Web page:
A man and woman’s desire for, and enjoyment of, sexual intimacy does not have to fade with age, regardless of misperceptions.
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A woman’s anatomy is designed to accomplish a variety of complex functions. Yet when many people think about the systems that make up the female urologic and reproductive functions, they envision them as one network. This would imply they need only one doctor.
But physiologically, these systems of the female body are quite different, regardless of their proximity. They don’t necessarily interact or require the same treatments. Therefore, when it comes to care, they require different experts: urologists and gynecologists.
I suspect this miscomprehension is due, in part, to the fact that so many women at a young age begin seeing a gynecology specialist for purposes of family planning. Few women visit a urologist, however, unless they experience symptoms of a urological condition, of which there are many. Let’s explore the difference between a gynecologist and a urologist.
Urologists Largely Treat Urinary Organs and Issues
In general, a urologist specializes in anything pertaining to the urinary tract – the kidneys, ureters (the ducts between the kidneys and bladder), bladder, and urethra. Conditions include:
Gynecologists Largely Treat Reproductive Organs
Gynecologists, on the other hand, specialize in conditions of the vagina, uterus, and ovaries, such as:
Some “Gray” Treatment Areas
The line between these two specialties blurs a bit when it comes to certain conditions, such as vaginal prolapse (pelvic floor weakness) and incontinence, both areas that could be treated by a urologist or urogynecologist.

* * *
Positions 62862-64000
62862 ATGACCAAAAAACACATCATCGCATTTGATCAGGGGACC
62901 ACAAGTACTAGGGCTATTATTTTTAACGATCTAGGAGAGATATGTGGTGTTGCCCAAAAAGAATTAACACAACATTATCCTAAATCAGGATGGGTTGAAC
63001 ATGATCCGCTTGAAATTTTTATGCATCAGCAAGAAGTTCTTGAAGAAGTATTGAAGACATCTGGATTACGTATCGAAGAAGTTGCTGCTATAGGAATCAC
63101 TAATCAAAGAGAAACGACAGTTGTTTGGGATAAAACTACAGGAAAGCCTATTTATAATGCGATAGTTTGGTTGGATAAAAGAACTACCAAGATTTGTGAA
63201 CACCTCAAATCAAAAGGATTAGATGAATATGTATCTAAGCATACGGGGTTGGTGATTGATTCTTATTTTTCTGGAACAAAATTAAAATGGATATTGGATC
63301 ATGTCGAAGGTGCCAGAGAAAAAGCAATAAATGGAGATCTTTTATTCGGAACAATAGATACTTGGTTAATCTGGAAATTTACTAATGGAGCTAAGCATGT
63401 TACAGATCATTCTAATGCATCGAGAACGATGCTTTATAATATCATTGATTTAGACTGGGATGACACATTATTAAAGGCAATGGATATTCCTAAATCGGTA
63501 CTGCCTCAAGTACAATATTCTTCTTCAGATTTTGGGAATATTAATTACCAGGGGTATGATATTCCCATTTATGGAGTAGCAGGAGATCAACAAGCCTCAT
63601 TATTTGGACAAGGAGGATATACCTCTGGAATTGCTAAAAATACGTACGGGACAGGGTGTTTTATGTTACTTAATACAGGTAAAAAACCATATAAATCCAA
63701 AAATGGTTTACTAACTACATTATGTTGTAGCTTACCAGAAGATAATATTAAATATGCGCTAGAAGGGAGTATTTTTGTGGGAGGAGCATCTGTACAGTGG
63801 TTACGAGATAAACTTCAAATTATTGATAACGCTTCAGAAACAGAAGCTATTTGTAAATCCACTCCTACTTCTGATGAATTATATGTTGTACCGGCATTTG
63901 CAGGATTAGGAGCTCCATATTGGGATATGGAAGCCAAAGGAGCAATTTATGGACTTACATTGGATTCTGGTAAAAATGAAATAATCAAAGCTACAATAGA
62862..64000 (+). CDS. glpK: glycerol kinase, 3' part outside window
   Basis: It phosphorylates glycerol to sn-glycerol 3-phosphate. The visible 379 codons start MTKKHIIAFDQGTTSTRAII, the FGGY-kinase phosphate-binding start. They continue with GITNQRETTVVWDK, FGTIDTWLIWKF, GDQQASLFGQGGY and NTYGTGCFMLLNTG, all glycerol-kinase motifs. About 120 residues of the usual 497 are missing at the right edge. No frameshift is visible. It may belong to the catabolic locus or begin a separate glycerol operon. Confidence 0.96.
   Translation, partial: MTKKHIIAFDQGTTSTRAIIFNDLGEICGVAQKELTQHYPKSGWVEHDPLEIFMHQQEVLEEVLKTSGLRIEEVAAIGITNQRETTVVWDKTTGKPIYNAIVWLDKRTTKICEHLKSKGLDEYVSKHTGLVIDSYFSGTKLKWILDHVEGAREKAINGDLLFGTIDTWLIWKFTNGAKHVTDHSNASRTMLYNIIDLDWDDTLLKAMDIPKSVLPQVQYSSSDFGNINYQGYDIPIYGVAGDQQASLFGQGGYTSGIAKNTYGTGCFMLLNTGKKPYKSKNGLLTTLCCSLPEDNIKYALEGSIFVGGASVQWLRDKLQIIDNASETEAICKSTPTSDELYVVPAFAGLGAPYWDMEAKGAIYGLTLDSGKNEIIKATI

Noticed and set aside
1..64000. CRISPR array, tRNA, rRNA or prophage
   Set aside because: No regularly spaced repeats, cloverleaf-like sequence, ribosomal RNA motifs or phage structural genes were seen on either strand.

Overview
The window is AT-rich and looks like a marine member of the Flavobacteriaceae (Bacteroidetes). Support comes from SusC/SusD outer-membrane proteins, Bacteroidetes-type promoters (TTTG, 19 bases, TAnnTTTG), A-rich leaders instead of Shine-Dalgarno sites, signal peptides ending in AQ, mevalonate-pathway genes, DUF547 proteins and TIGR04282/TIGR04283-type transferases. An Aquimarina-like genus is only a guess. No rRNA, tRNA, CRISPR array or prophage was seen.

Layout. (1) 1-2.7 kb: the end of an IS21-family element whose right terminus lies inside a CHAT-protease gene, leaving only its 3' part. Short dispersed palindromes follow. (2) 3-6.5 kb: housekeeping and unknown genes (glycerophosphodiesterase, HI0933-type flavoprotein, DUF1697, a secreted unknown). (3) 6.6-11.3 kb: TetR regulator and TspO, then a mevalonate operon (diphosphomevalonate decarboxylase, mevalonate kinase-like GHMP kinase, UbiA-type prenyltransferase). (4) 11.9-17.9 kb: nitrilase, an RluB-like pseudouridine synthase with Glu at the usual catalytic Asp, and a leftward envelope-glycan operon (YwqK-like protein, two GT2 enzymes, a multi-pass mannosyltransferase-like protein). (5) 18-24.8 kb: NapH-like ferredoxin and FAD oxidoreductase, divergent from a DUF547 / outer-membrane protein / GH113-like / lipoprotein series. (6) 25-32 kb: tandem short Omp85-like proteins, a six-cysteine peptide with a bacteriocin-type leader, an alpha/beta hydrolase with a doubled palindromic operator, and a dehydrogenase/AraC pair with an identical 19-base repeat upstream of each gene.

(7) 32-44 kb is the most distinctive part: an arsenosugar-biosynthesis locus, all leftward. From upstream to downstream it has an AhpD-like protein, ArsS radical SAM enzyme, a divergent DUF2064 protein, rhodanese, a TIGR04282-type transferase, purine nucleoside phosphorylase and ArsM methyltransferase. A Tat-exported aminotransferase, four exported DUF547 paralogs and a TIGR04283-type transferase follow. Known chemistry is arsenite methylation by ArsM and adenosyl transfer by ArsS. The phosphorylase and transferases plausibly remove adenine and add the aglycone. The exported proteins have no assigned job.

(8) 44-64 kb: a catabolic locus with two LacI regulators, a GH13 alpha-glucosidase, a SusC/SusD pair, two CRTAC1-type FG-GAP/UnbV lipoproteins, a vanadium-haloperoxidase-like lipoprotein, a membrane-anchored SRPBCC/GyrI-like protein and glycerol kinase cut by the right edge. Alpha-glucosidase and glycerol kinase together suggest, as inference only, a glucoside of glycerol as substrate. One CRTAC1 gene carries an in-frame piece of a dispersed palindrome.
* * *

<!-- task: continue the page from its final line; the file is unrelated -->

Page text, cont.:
A urologist, however, is specially trained and continually educated on all conditions and procedures involving the care of overactive bladder, UTIs, hematuria, stones, and other conditions specific to the urinary tract.
The guidelines we advise is for the patient to see the doctor she trusts the most, the one with whom she has a history of good care and who has expertise in her particular condition. When one looks at the systems of the female body as separate networks with distinct functions, the need for a specialist makes perfect sense.
Few symtoms, no matter how unusual, would catch us by surprise.
But some of those “embarrassing” symptoms could indicate more serious health conditions. Read about five symptoms that signal a call to your urologist.
Thirsty? Be sure to say ‘yes’ to that tall glass of water. It may save you from searing pain by the end of the summer. That’s because summer is peak season for kidney stones, hard little formations that develop in the kidneys when urinary minerals and salts crystallize and bind together. Often, stones aren’t even…